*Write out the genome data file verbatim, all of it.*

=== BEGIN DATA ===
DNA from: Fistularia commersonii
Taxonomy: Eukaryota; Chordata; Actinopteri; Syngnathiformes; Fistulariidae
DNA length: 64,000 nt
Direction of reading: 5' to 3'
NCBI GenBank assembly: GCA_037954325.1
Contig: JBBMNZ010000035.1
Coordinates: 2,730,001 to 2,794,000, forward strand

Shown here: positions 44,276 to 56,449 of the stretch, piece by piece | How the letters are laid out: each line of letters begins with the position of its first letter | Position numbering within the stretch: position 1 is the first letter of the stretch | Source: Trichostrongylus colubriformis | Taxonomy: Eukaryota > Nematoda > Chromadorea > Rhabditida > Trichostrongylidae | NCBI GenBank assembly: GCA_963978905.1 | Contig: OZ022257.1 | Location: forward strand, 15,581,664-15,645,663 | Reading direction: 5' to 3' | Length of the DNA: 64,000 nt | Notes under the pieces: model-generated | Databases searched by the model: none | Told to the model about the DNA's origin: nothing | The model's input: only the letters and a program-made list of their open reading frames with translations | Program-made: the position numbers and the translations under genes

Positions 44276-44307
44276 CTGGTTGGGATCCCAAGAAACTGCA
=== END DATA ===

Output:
DNA from: Fistularia commersonii
Taxonomy: Eukaryota; Chordata; Actinopteri; Syngnathiformes; Fistulariidae
DNA length: 64,000 nt
Direction of reading: 5' to 3'
NCBI GenBank assembly: GCA_037954325.1
Contig: JBBMNZ010000035.1
Coordinates: 2,730,001 to 2,794,000, forward strand

Shown here: positions 44,276 to 56,449 of the stretch, piece by piece | How the letters are laid out: each line of letters begins with the position of its first letter | Position numbering within the stretch: position 1 is the first letter of the stretch | Source: Trichostrongylus colubriformis | Taxonomy: Eukaryota > Nematoda > Chromadorea > Rhabditida > Trichostrongylidae | NCBI GenBank assembly: GCA_963978905.1 | Contig: OZ022257.1 | Location: forward strand, 15,581,664-15,645,663 | Reading direction: 5' to 3' | Length of the DNA: 64,000 nt | Notes under the pieces: model-generated | Databases searched by the model: none | Told to the model about the DNA's origin: nothing | The model's input: only the letters and a program-made list of their open reading frames with translations | Program-made: the position numbers and the translations under genes

Positions 44276-44307
44276 CTGGTTGGGATCCCAAGAAACTGCA